Research published in the journal Anatomical Record finds that humans have more in common with endangered crocodiles than we think—namely, a deviated septum.
Gharials are some of the rarest crocodylians on Earth and members of a group of animals that once roamed the planet with the dinosaurs. Native to India, gharials resemble American alligators and crocodiles, but with bulging eyes and an extremely long and thin snout that allows them to cut through water when hunting prey. In males, this snout houses an even longer nose that ends in an enlarged bulb.
At first glance, these unusual animals appear to have little in common with humans. However, a new study led by Jason Bourke, Ph.D., assistant professor of basic sciences at the College of Osteopathic Medicine at Arkansas State University (NYITCOM-Arkansas), reports that—just like humans—gharials suffer from nasal septal deviation.
The Cleveland Clinic estimates that up to 80 percent of people have a deviated septum, a condition in which the nasal cartilage is “off-center.” While the condition is mild in most individuals, larger deviations can restrict nasal breathing and require reconstructive surgery.
Bourke and his colleagues are the first to document deviated nasal septa in crocodylians. Using medical imaging technology, they analyzed the heads of multiple gharial specimens, including that of a large female from the Fort Worth Zoo nicknamed “Louise,” which fueled their curiosity.
“This weird nasal septum was an unexpected discovery,” said study co-authorCasey Holliday, Ph.D., associate professor of pathology and anatomical sciences at the University of Missouri, who initially scanned the specimen for a separate project on gharial anatomy. “I saw this roller coaster of a septum and wondered what this might mean for respiration.”
Holliday shared Louise’s extreme anatomy with Bourke, a vertebrate paleontologist whose lab specializes in modeling fluid dynamics in animal noses using sophisticated computer software that simulates air movement.
An overhead view of Louise's septum, which produced high shearing stresses along the nasal walls and may have caused the animal to experience nosebleeds.
“We know remarkably little about normal gharial anatomy, much less their pathology. I couldn’t pass up such a unique opportunity,” said Bourke, who has also studied nasal airflow and thermoregulation in dinosaurs.
Intrigued, Bourke and the team began collecting samples from other gharial specimens housed in zoos around the country. While some specimens showed minor septal deviations, Louise had the most extreme case.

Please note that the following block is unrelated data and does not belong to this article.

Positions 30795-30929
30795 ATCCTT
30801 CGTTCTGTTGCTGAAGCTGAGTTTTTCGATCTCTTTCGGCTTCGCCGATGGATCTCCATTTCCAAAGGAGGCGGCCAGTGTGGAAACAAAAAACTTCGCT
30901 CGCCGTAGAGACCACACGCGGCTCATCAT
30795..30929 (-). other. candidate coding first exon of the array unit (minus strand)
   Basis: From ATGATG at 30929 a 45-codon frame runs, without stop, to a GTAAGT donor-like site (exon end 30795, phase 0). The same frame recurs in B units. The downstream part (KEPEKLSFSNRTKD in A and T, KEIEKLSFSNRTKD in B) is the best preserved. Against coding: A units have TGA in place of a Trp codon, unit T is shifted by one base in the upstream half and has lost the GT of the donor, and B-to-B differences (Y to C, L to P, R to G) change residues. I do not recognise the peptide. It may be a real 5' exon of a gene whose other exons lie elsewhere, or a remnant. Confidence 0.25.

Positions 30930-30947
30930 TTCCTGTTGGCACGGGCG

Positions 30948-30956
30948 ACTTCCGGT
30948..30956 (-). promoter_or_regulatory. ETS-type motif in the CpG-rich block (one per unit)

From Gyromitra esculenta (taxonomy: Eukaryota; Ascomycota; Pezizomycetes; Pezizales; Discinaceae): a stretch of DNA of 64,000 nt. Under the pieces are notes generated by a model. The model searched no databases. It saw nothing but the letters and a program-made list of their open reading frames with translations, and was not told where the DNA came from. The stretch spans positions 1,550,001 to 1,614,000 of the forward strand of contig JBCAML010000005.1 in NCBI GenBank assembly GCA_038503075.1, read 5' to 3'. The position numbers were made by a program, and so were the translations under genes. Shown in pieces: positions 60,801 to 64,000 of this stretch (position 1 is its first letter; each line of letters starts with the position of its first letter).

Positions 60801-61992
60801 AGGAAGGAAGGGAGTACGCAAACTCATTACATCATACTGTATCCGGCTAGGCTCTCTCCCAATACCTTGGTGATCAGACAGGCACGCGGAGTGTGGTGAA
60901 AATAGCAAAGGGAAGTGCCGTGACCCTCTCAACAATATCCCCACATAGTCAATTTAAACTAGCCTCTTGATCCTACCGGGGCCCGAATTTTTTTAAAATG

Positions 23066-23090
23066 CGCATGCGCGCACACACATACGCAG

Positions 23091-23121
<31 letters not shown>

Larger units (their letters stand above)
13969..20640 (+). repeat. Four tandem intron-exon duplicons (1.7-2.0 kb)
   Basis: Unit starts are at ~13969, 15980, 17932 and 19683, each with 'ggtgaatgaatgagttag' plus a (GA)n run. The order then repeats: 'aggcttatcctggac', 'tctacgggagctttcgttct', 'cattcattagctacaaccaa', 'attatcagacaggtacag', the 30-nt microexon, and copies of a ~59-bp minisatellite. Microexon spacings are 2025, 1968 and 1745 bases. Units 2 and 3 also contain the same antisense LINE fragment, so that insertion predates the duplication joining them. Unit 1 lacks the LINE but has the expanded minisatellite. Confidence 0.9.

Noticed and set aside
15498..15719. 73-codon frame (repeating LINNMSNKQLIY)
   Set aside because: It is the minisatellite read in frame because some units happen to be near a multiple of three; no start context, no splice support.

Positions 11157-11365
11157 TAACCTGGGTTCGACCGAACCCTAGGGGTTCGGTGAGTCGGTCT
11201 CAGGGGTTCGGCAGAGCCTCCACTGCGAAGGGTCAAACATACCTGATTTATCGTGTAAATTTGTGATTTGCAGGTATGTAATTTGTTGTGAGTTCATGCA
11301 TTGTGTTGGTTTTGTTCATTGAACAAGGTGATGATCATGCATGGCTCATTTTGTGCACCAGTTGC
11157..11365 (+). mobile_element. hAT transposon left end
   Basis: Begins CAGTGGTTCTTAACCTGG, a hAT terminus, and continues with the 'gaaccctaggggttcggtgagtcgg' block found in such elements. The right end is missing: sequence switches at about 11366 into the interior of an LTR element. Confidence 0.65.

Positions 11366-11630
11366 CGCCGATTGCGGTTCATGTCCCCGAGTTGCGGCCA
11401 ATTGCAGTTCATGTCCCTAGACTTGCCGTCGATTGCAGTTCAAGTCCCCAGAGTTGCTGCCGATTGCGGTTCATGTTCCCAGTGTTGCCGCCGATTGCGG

Like humans who experience severe nasal septum deviation, Louise had to work harder to achieve the same breathing rate as her peers. This produced high shearing stresses along the nasal walls, which may have made the animal more prone to nosebleeds. Despite the physiological challenges produced from this nasal pathology, Louise successfully made it to adulthood and lived to the ripe old age of 50.
“It’s a testament to crocodylian resiliency,” said Bourke. “A human with this pathology would need surgery to fix it, but these critters just keep on going.”
In contrast to humans, the researchers found that gharial septal deviation comes with a unique twist. “When the septum deviates in humans, a part or all of the septum bows into one of the airways,” said Nicole Fontenot, fourth-year NYITCOM student, and study co-author. “In our gharials, the septum is so long that it wiggles back and forth along the snout, creating a wavy pattern.”
While this pathology is not found in other modern crocodylians, in the distant past, many other animals showed similarly stretched-out noses, including crested, duck-billed dinosaurs like Parasaurolophus and strange crocodile-mimicking reptiles known as champsosaurs. Bourke suspects that at least a few of them would have also suffered from nasal septum deviations. As for why other crocodylians don’t seem to be as prone to these deviated noses, Bourke explains:
“Other crocodylians have wider snouts with much thicker nasal septa. Thinning out the snout places a premium on space inside the nose. Gharials’ long and very thin nasal septa probably don’t need much to make them start wobbling.Next, the researchers will continue their investigation by examining the sound-producing abilities of gharials' unique noses.